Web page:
World Elephant Day: Saving the magnificent animal
On World Elephant Day today, as we focus on the animals animate and inanimate in the city, the larger goal should be on saving these magnificent animals from extinction
About World Elephant Day
World Elephant Day is an international annual event on August 12, dedicated to the preservation and protection of the world’s elephants.
Caretakers Sajid and Jamal with one of the elephants at Jijamata Udyan, Byculla. Pic/Shadab Khan
Conceived in 2011 by Canadian filmmakers Patricia Sims and Michael Clark of Canazwest Pictures, and Sivaporn Dardarananda, Secretary-General of the Elephant Reintroduction Foundation in Thailand, it was officially founded, supported and launched by Patricia Sims and the Elephant Reintroduction Foundation on August 12, 2012.
This building at Kalbadevi with an elephant statue on the first floor of the structure is called Hatti Building. Pic/Bipin Kokate
Since that time, Patricia Sims continues to direct World Elephant Day, which is now supported by over 65 wildlife organisations and many individuals in countries across the globe.
This idol painted by artist Rupesh Narvekar at his Parel workshop is all set for the Ganesh festival on August 29. Pic/Rane Ashish
The goal of World Elephant Day is to create awareness around the urgent plight of African and Asian elephants, and to share knowledge and positive solutions for the better care and management of captive and wild elephants.
This idol at Babu Pannalal Jain Temple in Walkeshwar is one of the oldest elephant statues in the city. Pic/Bipin Kokate
Both African and Asian elephants face extinction with African elephants being ‘vulnerable’ and Asian elephants being ‘endangered’ on the IUCN Red List of threatened species.
This Dadar boy is in love with his stuffed elephant toy. Pic/Satyajit Desai
Coming up Trumpets
Today, as World Elephant Day is marked all over the globe, this columnist is wondering whether the pachyderms would take kindly to a little gentle ribbing, poking fun, writing rubbish about them. So, in danger of being trampled to extinction by an angry elephant, here goes, with the wondering...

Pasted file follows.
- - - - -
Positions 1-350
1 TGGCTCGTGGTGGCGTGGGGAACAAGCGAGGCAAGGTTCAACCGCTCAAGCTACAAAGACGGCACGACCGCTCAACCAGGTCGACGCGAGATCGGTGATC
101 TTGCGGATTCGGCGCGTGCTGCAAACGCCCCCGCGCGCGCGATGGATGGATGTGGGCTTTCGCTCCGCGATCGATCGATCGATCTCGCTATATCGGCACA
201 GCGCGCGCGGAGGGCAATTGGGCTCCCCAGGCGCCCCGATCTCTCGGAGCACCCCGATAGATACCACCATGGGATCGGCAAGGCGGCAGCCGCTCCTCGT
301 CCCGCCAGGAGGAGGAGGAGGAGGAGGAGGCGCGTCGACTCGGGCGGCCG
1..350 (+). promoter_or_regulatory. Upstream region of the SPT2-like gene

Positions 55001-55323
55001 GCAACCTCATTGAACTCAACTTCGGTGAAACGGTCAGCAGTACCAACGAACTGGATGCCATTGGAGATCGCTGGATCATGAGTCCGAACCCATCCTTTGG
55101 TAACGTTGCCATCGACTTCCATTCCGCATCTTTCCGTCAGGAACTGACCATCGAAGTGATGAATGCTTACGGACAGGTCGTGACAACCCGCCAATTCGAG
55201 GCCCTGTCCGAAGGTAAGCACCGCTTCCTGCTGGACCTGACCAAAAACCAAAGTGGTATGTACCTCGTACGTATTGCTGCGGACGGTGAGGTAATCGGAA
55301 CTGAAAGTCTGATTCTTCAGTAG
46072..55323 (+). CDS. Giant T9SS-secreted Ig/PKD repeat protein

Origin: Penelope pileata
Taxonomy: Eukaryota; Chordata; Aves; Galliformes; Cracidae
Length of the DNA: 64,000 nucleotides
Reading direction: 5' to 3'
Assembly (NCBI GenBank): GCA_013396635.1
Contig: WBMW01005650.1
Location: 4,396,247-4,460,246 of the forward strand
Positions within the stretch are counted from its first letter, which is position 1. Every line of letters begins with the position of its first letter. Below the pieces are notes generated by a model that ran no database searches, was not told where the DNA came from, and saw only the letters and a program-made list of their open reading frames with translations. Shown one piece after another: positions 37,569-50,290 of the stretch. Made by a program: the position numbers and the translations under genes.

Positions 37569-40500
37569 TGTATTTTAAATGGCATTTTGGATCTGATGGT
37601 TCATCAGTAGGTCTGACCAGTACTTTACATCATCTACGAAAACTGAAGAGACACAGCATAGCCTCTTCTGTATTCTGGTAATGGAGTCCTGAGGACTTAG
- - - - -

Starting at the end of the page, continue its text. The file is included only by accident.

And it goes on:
>> Whether one elephant tells another, I care two (ma)houts about what happens...
>> Why elephants need mobile phones, they can simply make a trunk call...
>> Whether a school for elephants has teachers who are tough tuskmasters
>> Why elephants are always seen and herd?
>> Whether elephants are part of Zubin Mehta’s orchestra, where they have to blow trumpets?
>> Whether the remixed version of chal, chal, chal, mere haathi… would be sung as chill, chill, chill mere haathi...
>> Why it is so easy to know whether an elephant has entered your fridge, because you find his footprints in the butter?
>> Why an elephant wears his yellow swim trunks to the pool, as his green ones had gone to the laundry...
>> Whether all elephants do not need any visa to live in the Ivory Coast (Africa)
>> Whether African elephants and Asian elephants meet in a high-level delegation called AAECCI, decoded the Asian-African Elephant Conference for Commerce and Industry
>> Whether people who have the surname Haathi get special treatment today?
>> Whether an ant who challenges an elephant to a wrestling match says loftily: Well, size isn’t everything, you know
>> Whether a 7,000 kg elephant would consult a Mumbai nutritionist for a diet plan, but be unable to afford it as they charge nearly R 2,000 a kg now
>> Why elephants are not put into a rehabilitation centre for drug addicts, because they simply cannot keep off the grass?
>> Whether elephants crease their brows and say to each other, well that is so much mumbo-jumbo...
>> Whether a baby elephant (calf) is simply a trunk-ated edition of the full-grown one?
>> Why, instead of doing something more useful are you reading this tripe, anyway?